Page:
A potential car buyer or service customer reaches your dealership’s homepage. That’s the first step in acquiring new business in automotive retail today. The Cox Automotive 2019 Car Buyer Journey Study reports that car buyers spend, on average, 13 hours and 55 minutes researching online before making their purchasing decision. That time is split between the desktop and mobile devices, with 77 percent using a desktop to shop and 59 percent using their smartphone.

Shoppers spend so much time online shopping, but where they’re shopping is heavily dependent on the website experience. If a website is streamlined and responsive with valuable information, the shopper will stay longer. But if your website is clunky or unusually slow, it’s all but guaranteed you’ve lost them. 

How Patient are Online Car Shoppers?

For mobile website shoppers, Think With Google reports that 53 percent will not stay on your site if it takes more than three seconds to load. If a page increases to 10 seconds load time, bounce rates skyrocket 123 percent. The bad news is that the benchmark time for mobile pages to load is about 15 seconds.

Desktop users are even less patient due to high-speed internet as today’s standard. The bottom line is that shoppers expect fast websites. 

Web Design is Your First Impression

Sweor indicates that it takes online shoppers 1/20th of a second to “form an opinion about your website that determines whether they like your site or not, whether they’ll stay or leave.” When your dealer’s website loads on their desktop of mobile device, it better be appealing.

websiteEven more damning is that 57 percent of shoppers won’t recommend a retailer whose website is poorly designed. Without even giving your dealership a chance, your website can cost you referrals. 

Content is King

Once a potential customer arrives on your website and stays, it becomes all about earning their time online. You’ve heard the phrase, “content is king”, and it’s true. Shoppers must be able to find your current inventory, accurate hours of operation, full staff listing on your “About the Team” page, and anything else they could want. That includes service, parts, accessories, collision repair, and of course, engaging vehicle descriptions.

If your site is out of date – for example, you’ve left a 2018 model year advertisement posted months into 2019 – you immediately lose credibility. Can a shopper trust your dealership with their new vehicle purchase if the dealer can’t keep their website current?

The same goes for service specials and parts, but particularly vehicle inventory. Every vehicle listed online should be current inventory. Any request you receive on a vehicle you’ve already rolled is perceived as a bait-and-switch, or simply lazy. There’s almost no chance that customer will visit your dealership.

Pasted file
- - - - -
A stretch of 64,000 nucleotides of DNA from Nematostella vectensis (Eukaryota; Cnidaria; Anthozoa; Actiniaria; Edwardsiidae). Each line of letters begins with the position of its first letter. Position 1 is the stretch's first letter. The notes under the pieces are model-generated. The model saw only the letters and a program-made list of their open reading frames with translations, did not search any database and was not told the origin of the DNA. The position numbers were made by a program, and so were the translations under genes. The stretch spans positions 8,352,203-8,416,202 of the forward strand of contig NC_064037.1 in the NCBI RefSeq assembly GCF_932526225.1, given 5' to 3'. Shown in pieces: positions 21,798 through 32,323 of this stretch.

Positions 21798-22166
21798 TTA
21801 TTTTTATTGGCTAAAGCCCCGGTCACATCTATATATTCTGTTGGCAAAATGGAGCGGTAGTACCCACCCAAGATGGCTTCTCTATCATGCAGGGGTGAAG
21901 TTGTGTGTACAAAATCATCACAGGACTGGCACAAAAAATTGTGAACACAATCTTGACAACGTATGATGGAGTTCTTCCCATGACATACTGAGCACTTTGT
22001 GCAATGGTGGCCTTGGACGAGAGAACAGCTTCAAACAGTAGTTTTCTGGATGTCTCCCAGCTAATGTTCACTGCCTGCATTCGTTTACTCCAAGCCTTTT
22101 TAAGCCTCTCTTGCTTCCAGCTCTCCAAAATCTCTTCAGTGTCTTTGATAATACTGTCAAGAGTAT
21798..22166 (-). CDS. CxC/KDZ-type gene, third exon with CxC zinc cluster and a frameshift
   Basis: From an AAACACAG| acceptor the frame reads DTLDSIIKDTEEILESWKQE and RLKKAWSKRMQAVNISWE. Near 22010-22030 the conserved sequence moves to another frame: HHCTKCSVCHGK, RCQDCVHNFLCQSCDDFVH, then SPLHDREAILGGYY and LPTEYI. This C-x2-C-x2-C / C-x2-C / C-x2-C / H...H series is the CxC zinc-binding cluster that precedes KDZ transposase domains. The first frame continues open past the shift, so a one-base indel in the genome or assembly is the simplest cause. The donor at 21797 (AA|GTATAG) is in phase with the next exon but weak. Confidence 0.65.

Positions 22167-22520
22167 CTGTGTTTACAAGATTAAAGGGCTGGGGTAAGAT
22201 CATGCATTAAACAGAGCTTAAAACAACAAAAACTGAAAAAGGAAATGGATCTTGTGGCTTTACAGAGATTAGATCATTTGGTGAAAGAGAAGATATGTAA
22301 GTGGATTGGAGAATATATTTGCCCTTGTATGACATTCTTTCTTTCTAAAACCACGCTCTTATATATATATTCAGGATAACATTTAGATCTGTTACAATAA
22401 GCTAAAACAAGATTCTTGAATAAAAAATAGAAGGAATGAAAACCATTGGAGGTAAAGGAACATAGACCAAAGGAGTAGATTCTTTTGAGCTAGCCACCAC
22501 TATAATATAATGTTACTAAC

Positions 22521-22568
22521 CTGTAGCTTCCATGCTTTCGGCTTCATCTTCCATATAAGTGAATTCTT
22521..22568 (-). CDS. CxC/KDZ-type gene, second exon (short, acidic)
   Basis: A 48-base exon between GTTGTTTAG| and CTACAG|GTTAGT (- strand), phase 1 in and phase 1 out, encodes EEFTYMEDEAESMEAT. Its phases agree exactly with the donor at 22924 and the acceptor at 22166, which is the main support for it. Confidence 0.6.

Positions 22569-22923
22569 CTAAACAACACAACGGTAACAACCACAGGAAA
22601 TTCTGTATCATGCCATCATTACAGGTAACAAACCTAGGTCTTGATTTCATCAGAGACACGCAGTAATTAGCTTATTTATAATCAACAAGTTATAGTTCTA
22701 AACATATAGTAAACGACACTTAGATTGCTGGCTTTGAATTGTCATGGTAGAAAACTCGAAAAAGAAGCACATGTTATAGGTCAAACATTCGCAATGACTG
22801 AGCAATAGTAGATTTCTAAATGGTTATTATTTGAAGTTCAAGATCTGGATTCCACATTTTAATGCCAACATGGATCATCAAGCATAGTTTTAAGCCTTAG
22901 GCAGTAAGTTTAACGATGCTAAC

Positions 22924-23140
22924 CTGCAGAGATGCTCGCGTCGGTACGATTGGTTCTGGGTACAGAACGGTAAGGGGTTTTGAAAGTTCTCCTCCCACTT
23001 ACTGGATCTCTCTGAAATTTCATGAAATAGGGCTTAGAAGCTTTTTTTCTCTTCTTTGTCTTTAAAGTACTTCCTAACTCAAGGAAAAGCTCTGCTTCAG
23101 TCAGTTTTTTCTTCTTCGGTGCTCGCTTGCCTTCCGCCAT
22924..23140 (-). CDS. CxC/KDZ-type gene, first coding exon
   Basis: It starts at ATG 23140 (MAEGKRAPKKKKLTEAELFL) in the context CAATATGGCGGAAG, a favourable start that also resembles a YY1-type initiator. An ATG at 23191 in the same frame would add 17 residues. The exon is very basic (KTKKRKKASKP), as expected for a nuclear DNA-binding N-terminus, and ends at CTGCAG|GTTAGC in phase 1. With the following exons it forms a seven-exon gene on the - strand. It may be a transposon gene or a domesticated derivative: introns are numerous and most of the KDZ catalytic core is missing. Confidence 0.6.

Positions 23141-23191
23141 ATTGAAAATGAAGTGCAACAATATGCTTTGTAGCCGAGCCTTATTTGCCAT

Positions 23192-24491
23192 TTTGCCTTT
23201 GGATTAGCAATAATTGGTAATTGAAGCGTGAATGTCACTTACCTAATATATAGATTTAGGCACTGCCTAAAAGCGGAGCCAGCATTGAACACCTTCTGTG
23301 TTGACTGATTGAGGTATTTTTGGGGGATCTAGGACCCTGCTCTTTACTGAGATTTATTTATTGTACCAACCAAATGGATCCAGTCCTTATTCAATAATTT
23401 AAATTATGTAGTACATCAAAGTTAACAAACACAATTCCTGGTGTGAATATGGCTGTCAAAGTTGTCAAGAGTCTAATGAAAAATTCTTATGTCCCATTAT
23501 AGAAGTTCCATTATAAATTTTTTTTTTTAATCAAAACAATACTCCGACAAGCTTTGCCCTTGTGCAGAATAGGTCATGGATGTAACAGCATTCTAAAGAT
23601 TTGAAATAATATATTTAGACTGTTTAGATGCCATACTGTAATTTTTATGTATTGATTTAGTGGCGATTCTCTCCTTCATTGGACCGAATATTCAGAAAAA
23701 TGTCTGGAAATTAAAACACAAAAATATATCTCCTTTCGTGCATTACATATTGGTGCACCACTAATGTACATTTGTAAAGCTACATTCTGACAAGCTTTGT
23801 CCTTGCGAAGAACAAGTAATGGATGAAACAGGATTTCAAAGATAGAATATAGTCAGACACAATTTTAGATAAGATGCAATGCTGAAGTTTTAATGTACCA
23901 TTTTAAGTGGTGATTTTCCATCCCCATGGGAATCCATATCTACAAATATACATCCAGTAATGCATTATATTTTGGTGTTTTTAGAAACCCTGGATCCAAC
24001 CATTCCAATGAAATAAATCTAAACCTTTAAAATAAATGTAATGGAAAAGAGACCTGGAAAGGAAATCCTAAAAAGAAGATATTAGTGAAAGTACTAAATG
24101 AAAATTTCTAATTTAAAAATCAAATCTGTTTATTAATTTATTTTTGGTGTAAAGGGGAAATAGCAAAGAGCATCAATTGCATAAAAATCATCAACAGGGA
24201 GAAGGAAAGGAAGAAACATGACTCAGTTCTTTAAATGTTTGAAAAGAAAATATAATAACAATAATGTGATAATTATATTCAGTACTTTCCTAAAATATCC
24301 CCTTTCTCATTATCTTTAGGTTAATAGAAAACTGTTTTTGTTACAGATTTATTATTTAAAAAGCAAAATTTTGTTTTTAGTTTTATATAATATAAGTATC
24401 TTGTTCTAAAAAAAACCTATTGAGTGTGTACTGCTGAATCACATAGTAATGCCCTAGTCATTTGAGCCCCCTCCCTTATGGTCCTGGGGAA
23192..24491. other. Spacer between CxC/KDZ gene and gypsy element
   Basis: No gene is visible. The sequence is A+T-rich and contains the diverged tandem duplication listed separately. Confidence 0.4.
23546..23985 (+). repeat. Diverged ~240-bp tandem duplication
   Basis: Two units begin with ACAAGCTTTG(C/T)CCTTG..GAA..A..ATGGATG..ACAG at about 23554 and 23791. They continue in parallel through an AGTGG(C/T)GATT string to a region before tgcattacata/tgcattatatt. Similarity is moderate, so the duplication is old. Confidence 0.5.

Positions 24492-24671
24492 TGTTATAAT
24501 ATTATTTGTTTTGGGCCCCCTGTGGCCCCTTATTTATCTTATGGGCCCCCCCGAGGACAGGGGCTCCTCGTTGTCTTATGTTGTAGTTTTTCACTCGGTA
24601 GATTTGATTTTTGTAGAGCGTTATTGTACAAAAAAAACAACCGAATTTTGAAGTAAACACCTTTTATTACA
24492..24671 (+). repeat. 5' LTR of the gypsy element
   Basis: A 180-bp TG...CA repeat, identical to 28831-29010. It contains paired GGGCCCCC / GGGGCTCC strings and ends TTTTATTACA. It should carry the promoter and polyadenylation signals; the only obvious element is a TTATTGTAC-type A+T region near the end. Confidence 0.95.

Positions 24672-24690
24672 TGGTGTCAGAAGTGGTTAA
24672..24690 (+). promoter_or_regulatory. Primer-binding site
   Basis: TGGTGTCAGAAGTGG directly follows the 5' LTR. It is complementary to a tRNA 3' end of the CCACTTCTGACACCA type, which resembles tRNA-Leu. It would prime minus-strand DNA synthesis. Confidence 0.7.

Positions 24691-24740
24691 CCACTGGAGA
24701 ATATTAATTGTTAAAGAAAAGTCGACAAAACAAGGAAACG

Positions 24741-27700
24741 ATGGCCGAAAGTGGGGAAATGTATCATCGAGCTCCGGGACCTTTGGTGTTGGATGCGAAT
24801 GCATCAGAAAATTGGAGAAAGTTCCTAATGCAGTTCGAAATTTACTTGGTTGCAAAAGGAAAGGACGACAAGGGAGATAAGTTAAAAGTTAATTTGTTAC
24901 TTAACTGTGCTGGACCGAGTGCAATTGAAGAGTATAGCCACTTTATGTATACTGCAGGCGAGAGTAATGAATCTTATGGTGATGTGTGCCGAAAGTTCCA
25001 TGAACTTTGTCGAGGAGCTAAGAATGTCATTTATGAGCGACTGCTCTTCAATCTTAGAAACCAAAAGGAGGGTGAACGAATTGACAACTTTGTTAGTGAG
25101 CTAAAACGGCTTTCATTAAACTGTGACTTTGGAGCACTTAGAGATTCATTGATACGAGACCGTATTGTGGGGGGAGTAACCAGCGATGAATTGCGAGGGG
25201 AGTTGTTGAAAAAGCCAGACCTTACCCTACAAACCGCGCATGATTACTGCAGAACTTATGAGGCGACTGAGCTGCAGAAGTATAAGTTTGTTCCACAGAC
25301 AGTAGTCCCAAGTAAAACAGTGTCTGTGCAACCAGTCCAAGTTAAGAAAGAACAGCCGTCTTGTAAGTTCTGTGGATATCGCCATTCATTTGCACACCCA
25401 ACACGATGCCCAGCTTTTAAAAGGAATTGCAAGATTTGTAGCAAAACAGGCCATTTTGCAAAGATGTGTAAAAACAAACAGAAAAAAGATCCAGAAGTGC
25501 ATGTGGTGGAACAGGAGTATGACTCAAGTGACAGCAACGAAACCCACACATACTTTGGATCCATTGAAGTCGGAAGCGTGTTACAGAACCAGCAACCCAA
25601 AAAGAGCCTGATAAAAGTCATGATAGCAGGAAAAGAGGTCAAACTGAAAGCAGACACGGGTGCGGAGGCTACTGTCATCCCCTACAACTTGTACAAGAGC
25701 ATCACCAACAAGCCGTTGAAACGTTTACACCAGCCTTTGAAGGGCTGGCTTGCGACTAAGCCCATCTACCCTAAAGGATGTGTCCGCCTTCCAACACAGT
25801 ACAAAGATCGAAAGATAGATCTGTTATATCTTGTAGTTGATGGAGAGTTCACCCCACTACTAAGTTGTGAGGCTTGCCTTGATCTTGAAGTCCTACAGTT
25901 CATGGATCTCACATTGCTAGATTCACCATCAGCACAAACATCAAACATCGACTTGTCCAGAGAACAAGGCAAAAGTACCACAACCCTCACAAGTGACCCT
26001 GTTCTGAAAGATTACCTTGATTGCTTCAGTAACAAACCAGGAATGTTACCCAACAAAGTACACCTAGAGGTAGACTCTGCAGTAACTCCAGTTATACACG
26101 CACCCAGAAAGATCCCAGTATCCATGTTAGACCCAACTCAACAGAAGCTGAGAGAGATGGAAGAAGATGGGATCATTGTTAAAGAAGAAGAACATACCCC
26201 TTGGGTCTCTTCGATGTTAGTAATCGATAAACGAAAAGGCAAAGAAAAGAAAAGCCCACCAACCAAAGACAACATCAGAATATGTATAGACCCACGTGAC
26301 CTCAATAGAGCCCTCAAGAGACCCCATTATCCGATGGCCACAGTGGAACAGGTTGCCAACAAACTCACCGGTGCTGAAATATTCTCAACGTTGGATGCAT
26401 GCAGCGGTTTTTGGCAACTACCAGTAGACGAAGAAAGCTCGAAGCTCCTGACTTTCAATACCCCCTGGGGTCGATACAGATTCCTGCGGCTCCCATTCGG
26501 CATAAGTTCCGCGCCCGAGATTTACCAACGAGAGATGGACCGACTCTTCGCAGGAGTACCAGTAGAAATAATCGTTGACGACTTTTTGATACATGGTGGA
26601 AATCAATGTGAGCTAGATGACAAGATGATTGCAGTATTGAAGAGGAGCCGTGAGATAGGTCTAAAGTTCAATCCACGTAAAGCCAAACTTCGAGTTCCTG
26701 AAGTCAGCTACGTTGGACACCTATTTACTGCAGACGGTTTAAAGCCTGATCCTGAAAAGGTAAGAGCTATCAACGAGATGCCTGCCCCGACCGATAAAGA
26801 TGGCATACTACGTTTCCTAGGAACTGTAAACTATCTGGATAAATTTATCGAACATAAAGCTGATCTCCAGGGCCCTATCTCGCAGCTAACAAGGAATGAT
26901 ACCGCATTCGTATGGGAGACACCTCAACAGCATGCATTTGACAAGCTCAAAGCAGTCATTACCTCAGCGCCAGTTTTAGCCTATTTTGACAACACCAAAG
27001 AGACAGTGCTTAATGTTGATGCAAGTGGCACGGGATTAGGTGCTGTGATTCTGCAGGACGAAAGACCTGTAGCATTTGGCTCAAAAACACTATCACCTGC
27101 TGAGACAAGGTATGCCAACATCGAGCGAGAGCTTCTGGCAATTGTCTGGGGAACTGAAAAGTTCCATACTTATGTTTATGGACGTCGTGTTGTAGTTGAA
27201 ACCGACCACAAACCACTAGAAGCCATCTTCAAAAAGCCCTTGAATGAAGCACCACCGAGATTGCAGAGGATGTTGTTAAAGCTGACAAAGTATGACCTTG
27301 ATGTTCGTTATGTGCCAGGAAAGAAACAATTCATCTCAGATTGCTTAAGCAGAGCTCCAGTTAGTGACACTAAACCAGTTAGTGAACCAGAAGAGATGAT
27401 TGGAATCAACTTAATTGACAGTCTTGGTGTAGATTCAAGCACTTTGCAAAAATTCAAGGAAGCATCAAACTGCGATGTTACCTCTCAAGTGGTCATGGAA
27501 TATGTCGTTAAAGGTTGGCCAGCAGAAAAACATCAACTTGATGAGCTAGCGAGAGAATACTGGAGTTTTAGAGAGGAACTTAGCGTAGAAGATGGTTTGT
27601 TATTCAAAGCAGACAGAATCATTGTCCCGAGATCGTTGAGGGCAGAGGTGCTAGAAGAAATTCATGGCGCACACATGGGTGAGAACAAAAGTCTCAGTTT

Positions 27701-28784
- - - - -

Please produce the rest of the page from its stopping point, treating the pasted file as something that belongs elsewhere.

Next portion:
How to Improve your Website User Experience

There’s no quick fix for a slow, poorly designed website but it’s absolutely worth the investment. You can’t afford not to do it. 

To improve website speed: 

  • Reduce image sizes. It takes a lot of data to load pictures especially. Keep your website’s images small enough that they’ll load yet detailed enough to be of value to the customer. Medium-sized images like 640×480 are fine, and in JPEG or PNG format. 
  • Keep headers, menus and footers small but easy to navigate. Menus can be especially slow if they contain an image. 
  • Don’t place videos on landing pages. 

To improve your website design: 

  • Hire a professional. While most manufacturers have specific requirements for web design, it’s up to the dealer to fill in the content. Unless you have an in-house web design specialist, you should be assigning your web design to a firm that can keep your content relevant, timely, and working perfectly. 

To keep your content fresh: 

  • Have a mix of sales, service, and local information posted to your blog or news section on a consistent basis. This is where you build value for your website users as well as increase your online authority in search engines. 
  • Maintain an overall visual theme. From one page to the next, your content should appear consistent. 
  • Post information that readers can find value in, no purchase required. Show them how to change an air filter or how to set up and use Bluetooth, for example. 
  • Use CTAs. A call to action compels the reader to contact your dealership, which is the ultimate purpose for your website. Give clear methods to reach the appropriate department for their inquiry.

Whether on a mobile device or desktop, the website experience has to be on point. It’s a job that’s never done and will require resources continually, even just a couple of hours per week. The rewards for a well-performing website, though, are exponential.

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